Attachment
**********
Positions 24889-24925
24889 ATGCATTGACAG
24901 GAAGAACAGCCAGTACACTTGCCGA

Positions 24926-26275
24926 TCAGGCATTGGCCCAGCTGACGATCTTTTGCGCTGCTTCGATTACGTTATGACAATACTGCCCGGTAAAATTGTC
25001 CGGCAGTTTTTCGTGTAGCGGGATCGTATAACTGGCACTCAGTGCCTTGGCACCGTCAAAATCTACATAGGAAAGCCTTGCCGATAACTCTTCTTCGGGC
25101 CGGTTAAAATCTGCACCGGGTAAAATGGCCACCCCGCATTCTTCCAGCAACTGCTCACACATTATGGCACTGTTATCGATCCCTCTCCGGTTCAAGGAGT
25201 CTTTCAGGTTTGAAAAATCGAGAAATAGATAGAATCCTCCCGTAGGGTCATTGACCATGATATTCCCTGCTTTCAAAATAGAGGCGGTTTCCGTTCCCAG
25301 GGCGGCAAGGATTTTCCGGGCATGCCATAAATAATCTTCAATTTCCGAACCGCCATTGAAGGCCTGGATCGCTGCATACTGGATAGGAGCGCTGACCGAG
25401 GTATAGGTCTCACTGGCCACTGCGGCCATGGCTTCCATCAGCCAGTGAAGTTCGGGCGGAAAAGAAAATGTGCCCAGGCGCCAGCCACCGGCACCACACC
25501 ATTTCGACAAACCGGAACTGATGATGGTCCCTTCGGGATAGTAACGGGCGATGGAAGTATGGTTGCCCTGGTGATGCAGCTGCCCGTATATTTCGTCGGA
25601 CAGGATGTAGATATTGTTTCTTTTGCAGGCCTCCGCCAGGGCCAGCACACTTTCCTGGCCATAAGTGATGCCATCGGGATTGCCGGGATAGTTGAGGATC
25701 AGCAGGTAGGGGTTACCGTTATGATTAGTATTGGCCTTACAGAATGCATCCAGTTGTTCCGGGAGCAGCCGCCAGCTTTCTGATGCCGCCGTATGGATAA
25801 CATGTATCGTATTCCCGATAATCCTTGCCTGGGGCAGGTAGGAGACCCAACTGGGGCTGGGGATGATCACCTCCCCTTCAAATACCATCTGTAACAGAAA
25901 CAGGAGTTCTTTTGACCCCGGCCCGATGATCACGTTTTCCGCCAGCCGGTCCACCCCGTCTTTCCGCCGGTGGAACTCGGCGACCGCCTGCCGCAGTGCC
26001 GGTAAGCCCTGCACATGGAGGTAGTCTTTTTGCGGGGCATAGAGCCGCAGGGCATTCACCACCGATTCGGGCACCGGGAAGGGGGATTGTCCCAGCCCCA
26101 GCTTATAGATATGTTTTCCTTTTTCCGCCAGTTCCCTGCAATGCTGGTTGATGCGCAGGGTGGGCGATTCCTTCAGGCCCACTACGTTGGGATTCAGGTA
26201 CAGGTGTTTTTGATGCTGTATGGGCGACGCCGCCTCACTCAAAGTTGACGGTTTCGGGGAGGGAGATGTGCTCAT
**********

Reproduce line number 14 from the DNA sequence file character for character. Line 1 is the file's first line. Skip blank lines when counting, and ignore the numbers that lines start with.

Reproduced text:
25801 CATGTATCGTATTCCCGATAATCCTTGCCTGGGGCAGGTAGGAGACCCAACTGGGGCTGGGGATGATCACCTCCCCTTCAAATACCATCTGTAACAGAAA